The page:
@Daniel: Your mention of “for or against war” opens a different but equally interesting “can of worms.” The New Testament clearly indicates that until the last day and the Judgment there shall always be “wars and rumors of war.” Yet the beatitudes of the sermon on the mount say “Blessed are the peace-makers.” War and Poverty are two of the greatest world problems. When Moses forbids the people to glean the fields of every last grain of wheat or ear of corn he adds almost as an afterthought “you must leave the gleanings for the poor people and the hungry animals for THE POOR SHALL ALWAYS BE WITH YOU.” Jesus repeats this same sentiment ALSO as an afterthought when the woman is anointing His feet with precious ointment and the suggestion is made that the ointment be sold and the proceeds given to the poor, and Jesus says ” … for the POOR SHALL ALWAYS BE WITH YOU.” So, if there is some mystical reason or Aristotelian anangke (necessity) why war and poverty must always exist, and yet it is beatific to try to make peace and to comfort the poor though charity…. well you can see the problem with asking whether Jesus was for or against war.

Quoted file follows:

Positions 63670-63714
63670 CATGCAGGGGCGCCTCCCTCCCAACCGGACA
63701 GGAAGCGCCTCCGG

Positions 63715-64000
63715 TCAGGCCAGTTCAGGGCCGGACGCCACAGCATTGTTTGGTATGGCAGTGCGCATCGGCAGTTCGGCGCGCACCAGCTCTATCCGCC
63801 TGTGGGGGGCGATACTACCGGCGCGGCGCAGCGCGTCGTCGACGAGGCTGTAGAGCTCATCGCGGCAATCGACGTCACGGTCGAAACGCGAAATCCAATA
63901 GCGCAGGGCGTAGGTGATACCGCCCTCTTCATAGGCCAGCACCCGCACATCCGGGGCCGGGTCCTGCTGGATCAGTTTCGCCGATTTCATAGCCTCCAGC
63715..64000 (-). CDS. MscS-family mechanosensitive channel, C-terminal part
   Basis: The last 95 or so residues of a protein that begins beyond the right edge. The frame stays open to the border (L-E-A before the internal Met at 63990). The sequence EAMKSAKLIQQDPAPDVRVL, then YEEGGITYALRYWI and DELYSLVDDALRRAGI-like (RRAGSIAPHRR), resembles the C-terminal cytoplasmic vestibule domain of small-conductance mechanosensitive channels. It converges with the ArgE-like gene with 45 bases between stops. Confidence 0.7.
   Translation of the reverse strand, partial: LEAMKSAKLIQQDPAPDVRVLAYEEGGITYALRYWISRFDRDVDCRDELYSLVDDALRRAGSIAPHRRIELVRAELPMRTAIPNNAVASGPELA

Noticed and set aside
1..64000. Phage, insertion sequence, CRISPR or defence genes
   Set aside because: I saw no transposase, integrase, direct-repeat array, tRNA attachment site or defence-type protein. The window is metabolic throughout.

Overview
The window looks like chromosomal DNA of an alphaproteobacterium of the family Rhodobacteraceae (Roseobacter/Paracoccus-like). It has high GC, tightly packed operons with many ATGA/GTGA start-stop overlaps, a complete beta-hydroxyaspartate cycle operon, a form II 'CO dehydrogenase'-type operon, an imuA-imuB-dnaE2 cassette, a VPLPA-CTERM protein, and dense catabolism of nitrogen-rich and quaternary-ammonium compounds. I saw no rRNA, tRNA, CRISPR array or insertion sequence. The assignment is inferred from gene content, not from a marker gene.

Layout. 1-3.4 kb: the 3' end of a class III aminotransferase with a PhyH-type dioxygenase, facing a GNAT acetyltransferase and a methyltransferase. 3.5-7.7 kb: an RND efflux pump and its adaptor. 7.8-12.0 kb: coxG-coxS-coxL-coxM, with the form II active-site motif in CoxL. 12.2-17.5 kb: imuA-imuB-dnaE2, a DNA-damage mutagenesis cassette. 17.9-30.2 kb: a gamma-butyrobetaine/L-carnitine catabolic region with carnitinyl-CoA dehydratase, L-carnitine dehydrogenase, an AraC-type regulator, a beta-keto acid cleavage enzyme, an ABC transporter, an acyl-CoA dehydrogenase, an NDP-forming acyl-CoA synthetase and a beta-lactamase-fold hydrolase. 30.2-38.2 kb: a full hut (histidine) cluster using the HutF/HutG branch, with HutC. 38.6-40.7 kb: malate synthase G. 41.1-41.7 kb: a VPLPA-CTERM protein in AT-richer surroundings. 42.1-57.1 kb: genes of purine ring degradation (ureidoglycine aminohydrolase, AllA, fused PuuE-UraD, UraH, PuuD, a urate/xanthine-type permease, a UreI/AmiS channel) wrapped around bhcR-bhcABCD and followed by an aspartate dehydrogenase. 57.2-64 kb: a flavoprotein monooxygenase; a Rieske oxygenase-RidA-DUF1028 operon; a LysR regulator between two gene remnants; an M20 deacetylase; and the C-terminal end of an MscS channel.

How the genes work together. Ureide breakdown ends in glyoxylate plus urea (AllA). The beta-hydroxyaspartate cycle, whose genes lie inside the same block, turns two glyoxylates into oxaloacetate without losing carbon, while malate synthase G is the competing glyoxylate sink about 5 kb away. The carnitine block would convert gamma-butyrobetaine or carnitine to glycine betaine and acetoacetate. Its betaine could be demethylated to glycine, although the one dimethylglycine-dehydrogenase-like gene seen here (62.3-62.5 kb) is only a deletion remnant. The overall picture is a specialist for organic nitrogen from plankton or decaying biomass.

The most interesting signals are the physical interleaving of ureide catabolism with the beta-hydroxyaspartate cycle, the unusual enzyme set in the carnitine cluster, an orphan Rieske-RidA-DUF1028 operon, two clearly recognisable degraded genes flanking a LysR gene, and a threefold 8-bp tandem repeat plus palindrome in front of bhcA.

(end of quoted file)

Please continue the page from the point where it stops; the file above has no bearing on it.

Now, when some soldiers ask Jesus for advice he does not tell them to become conscientious objectors (though we should not feel free to construe this as an ENDORSEMENT for war) but simply says : Luke 3:14 Then some soldiers asked him, “And what should we do?” He replied, “Don’t extort money and don’t accuse people falsely—be content with your pay.” There is some interesting reading at this link http://bible.cc/luke/3-14.htm